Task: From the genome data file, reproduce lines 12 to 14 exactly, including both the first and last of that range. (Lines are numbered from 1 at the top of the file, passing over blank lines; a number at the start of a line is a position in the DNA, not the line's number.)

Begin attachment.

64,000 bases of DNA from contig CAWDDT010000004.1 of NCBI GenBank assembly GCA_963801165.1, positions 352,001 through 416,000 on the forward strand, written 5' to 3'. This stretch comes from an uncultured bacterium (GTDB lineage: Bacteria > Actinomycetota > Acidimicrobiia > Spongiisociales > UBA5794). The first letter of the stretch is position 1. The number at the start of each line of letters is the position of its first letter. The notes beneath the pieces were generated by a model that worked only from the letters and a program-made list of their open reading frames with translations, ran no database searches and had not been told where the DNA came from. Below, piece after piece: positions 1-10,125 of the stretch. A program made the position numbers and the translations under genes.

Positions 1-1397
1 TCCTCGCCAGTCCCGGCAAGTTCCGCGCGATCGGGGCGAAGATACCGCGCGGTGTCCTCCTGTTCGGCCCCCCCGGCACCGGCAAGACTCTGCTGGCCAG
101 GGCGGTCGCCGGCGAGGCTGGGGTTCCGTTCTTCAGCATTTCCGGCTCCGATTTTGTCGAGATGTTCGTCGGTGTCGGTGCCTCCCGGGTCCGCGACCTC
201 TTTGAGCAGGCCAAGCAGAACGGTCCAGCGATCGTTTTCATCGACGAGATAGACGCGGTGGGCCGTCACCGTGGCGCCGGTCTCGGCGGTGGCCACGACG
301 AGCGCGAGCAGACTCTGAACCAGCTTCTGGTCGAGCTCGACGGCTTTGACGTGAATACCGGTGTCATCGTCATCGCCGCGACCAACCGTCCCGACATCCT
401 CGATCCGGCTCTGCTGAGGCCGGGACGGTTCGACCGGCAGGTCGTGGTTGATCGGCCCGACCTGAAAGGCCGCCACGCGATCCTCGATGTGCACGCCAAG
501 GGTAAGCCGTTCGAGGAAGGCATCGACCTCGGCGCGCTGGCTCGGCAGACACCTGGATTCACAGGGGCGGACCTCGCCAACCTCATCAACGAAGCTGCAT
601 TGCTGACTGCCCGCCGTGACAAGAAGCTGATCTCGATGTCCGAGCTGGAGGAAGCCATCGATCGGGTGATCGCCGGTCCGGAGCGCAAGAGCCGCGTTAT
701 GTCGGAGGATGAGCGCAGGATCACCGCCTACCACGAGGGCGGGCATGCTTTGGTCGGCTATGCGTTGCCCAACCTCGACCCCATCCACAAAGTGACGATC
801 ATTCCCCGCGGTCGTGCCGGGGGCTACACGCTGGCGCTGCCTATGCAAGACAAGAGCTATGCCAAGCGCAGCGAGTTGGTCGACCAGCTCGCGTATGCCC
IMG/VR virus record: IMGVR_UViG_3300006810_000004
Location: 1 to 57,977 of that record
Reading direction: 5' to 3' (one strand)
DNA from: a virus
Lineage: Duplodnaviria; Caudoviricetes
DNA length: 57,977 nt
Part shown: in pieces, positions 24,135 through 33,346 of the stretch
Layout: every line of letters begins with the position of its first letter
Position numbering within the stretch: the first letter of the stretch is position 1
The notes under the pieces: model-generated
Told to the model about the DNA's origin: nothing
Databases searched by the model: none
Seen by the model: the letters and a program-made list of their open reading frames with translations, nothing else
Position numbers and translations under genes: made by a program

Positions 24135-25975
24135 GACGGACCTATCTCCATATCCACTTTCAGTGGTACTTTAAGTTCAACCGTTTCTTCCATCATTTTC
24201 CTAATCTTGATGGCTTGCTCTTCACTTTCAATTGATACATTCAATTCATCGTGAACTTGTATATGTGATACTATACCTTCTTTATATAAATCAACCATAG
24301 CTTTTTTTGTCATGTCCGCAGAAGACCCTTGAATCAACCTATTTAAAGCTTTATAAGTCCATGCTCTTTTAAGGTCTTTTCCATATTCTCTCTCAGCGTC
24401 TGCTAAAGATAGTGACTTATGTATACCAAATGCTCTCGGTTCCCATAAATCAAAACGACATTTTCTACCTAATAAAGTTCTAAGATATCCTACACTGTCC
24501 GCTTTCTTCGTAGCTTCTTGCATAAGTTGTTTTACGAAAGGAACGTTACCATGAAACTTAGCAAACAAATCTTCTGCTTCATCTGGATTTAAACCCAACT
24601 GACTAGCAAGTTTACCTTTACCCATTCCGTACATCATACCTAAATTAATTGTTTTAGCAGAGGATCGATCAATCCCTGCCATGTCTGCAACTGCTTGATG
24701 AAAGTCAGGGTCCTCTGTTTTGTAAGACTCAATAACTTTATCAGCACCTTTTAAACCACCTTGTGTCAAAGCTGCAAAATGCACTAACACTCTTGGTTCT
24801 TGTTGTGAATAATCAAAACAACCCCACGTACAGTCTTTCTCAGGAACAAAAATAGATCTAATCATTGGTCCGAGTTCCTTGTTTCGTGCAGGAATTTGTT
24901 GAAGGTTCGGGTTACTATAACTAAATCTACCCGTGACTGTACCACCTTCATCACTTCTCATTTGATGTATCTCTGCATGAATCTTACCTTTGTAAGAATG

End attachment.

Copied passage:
IMG/VR virus record: IMGVR_UViG_3300006810_000004
Location: 1 to 57,977 of that record
Reading direction: 5' to 3' (one strand)